But you still don’t know how many are coming. You’ve asked. And asked.
You’ve received an information sheet from the school. Of your RESPONSIBILITIES. An A4 sheet, typeface Ariel, font size about 6. A black page of warnings. You take note to supervise and serve food. You’ve taken care of ‘licensing arrangements’. Transport on to the main event is sorted.
After a day of pushing back the furniture and anointing your house and verandah with mood lighting.
Your evening may go something like this.
*Some guests may arrive 40 minutes ahead of time when unbeknownst to you your daughter has changed the start time due to her hair and makeup running over. Do not fret they will be of great assistance in the kitchen preparing the finger food you still have not finished preparing because you had to get ready yourself so you didn’t get mistaken for the hired help. Plus naturally your kids instructed you to dress like a MILF.
*A woman you have never met before, although you have just complimented her daughter on her pretty dress, may say something like, ‘Have you got plenty of food there’s going to be a lot of them? Around 40.’ This advice may be given while you are staggering with a lumberjack sized cheese board out to the food table. Most likely the cautionary advice giver forgot to bring a plate.
*Lighting a couple of scented candles will help mask the Alison Holst’s sausage roll odour.
*A father might say, ‘I’ve brought wine for my daughters.’ To which you can only reply, ‘the glasses are on the table.’ And point. ‘There are soft drinks too.’ You know the rules. It’s illegal to serve alcohol to minors in your own home. The home now bursting with 40 minors and their parents, and siblings.
*Be prepared for wardrobe malfunctions. And try not be caught saying helpful things like, ‘I could sew him in.’ When you’re running around the house trying to find that easy to access ex dry cleaning safety pin you stashed in an overflowing bowl of bits about a year and a half ago; for the distressed youth who’s experiencing Asos zipper failure.
*Your house may become jammed with round about 100 people at peak party point. Do your best to keep mingling and more importantly keep ‘supervising’.
*Young belles may flock to your kitchen sink to moisten fake tattoos onto their bronzed limbs. Keep a pile of clean cotton cloths nearby. And the bench pristine so’s they don’t get beetroot dip smears on their frocks.
*As the night draws on you will notice some young attendees tying-one-on as we used to say in the old days. At that point, you’ll encourage them to drink the untouched expensive Italian fantas, while regretting not serving the 60 frozen spring rolls you shied away from blasting in the oven after reading – for best results DEEP FRY. Boys don’t do baba ghanoush.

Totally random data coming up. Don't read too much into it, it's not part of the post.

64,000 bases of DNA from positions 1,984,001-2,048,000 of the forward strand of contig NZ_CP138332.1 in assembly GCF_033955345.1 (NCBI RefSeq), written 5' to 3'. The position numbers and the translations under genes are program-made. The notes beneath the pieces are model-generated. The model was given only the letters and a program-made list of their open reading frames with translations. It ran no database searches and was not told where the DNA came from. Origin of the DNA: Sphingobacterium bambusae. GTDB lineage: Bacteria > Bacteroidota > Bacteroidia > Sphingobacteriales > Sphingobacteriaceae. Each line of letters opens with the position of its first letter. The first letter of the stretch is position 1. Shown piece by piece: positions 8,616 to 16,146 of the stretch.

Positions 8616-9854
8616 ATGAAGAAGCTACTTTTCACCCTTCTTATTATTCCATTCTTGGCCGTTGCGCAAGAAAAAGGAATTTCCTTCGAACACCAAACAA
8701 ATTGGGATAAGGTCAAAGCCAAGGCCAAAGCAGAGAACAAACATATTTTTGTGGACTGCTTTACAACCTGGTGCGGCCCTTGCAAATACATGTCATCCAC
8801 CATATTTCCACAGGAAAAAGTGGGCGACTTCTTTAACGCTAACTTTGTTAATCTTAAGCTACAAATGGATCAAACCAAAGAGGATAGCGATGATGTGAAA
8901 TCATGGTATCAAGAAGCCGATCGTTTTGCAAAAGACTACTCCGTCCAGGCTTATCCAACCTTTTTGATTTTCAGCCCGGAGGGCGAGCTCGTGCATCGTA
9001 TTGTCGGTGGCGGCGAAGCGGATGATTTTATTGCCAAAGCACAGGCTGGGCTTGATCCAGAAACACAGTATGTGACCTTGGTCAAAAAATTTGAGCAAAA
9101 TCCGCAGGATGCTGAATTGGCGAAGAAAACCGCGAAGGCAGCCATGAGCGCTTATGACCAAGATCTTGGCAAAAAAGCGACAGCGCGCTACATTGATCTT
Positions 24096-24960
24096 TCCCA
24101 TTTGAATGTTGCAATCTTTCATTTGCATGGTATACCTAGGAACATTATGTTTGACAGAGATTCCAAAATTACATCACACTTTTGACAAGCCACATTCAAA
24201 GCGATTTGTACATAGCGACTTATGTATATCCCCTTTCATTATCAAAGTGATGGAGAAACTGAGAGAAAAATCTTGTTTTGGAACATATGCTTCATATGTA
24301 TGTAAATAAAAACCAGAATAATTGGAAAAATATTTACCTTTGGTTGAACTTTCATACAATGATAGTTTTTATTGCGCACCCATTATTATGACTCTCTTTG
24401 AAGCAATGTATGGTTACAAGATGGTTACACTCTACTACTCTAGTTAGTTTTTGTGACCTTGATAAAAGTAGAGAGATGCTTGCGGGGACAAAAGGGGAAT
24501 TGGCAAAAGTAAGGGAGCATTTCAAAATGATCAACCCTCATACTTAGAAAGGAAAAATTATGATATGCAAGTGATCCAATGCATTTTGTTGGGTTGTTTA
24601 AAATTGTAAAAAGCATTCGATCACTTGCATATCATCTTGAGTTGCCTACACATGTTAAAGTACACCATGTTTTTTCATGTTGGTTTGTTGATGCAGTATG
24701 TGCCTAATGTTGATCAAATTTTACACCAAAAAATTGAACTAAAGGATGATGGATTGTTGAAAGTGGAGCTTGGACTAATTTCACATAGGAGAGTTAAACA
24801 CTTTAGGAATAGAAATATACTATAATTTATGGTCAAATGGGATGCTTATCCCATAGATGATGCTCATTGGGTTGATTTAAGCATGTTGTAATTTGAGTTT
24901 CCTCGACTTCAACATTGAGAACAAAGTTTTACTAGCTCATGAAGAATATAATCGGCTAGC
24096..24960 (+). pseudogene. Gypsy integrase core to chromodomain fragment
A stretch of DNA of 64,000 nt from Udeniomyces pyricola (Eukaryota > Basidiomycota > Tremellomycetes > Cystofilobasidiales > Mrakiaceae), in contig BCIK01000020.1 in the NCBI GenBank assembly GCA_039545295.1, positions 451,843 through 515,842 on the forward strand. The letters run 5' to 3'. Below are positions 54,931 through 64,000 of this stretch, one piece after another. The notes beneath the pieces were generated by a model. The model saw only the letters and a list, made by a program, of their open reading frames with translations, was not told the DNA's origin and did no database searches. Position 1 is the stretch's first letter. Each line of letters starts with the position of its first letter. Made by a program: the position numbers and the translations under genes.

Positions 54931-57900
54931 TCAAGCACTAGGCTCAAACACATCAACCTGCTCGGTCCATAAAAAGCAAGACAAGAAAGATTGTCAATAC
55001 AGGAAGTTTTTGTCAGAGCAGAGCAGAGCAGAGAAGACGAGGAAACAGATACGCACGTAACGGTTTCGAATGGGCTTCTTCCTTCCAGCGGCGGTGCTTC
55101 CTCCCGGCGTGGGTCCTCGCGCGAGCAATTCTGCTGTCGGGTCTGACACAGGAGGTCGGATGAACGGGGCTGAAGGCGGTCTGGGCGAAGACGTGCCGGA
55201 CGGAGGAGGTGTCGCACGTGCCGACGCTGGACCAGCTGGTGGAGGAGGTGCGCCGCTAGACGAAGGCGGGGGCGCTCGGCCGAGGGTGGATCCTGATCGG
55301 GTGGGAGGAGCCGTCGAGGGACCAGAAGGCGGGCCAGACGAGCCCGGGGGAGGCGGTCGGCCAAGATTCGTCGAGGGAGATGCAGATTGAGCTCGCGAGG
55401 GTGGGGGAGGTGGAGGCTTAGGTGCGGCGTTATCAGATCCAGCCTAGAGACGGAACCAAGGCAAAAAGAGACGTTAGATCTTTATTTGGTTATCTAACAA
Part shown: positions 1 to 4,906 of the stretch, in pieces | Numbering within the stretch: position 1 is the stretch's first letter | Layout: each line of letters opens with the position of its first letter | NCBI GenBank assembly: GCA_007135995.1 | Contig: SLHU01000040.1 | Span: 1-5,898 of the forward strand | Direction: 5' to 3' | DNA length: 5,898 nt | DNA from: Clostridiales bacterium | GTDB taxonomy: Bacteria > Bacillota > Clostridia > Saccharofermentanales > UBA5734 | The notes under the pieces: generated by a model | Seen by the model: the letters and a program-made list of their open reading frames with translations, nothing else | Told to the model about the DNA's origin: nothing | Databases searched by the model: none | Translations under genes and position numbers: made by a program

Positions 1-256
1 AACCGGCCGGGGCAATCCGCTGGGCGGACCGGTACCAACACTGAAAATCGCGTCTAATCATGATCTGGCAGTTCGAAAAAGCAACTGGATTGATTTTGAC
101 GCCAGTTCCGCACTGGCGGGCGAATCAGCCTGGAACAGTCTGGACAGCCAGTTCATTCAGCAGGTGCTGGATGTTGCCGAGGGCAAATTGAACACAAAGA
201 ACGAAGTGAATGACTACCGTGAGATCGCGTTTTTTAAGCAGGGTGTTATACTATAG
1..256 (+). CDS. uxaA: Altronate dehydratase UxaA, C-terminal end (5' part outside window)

*The music may get way past ten and you might want to dance in your living room to your daughter’s most excellent playlist but control yourself and stick to taking out of focus snaps. Better still, employ a savvy teenager to record your offspring and friends looking so fine. So sophisticated. So carefree. You can never have too many photos.
*Word may get out that YOUR pre-formal is going-off and more youth will gather. Try and feel confident they’re in control. Soon they’ll be shaking the hands of the deputy, the assistant and the principal. They can be refused entry. Breathalyzed. Mmmmm.
*The 44 seater bus taking your temporary charges to the formal formal may be late. Revellers will spill onto the lawn and the inside temperature of your house may drop to around 5 degrees. Some will hug you as they depart and say,‘thank you! That was the best pre-formal ever!’ Others will already be on the bus singing along.
*Parents will help stack hire glasses as the now closed house heats and you set the table for the dinner you’d planned. The ham is only mildly warm. But somehow you fluked caramalizing the pomegranate molasses glaze. Phew. Thank heavens friends brought salads and you own 20+ plates. You’ll sit quietly and talk of your children. How they’ve grown. How beautiful and handsome they looked. What a night they’ll be having. You’ll dine and drink lightly. Thankful to share this time with the friends you don’t always txt to acknowledge and thank for hosting your children. I suspect you’ll feel thankful you live in a small and great community. It takes a village to raise a child…
*Moreover you’ll be darn over the moon your job is done. Two hours max of full on madness. Kaboom. You can relax and put the dips back in the fridge. Other lucky parents have opted for the graveyard shift. Because somewhere along the line in the history of formals the ‘after party’ became a requirement. A four hour rave from 12am - 4 to complete what’s become a crazy 12 hour party marathon.
*Lastly, you may have chunky ham sandwich school lunches for a week. Your house will be littered with the florist boxes and pearl pins that held the corsages and matching buttonholes. The welcoming trail of tea light candles will still be outside your front door a month later. And if you’re lucky there’ll be a bottle of Jacob’s Creek Moscato Sparkling 8.4% left behind that you can bring out next year when you do it all again.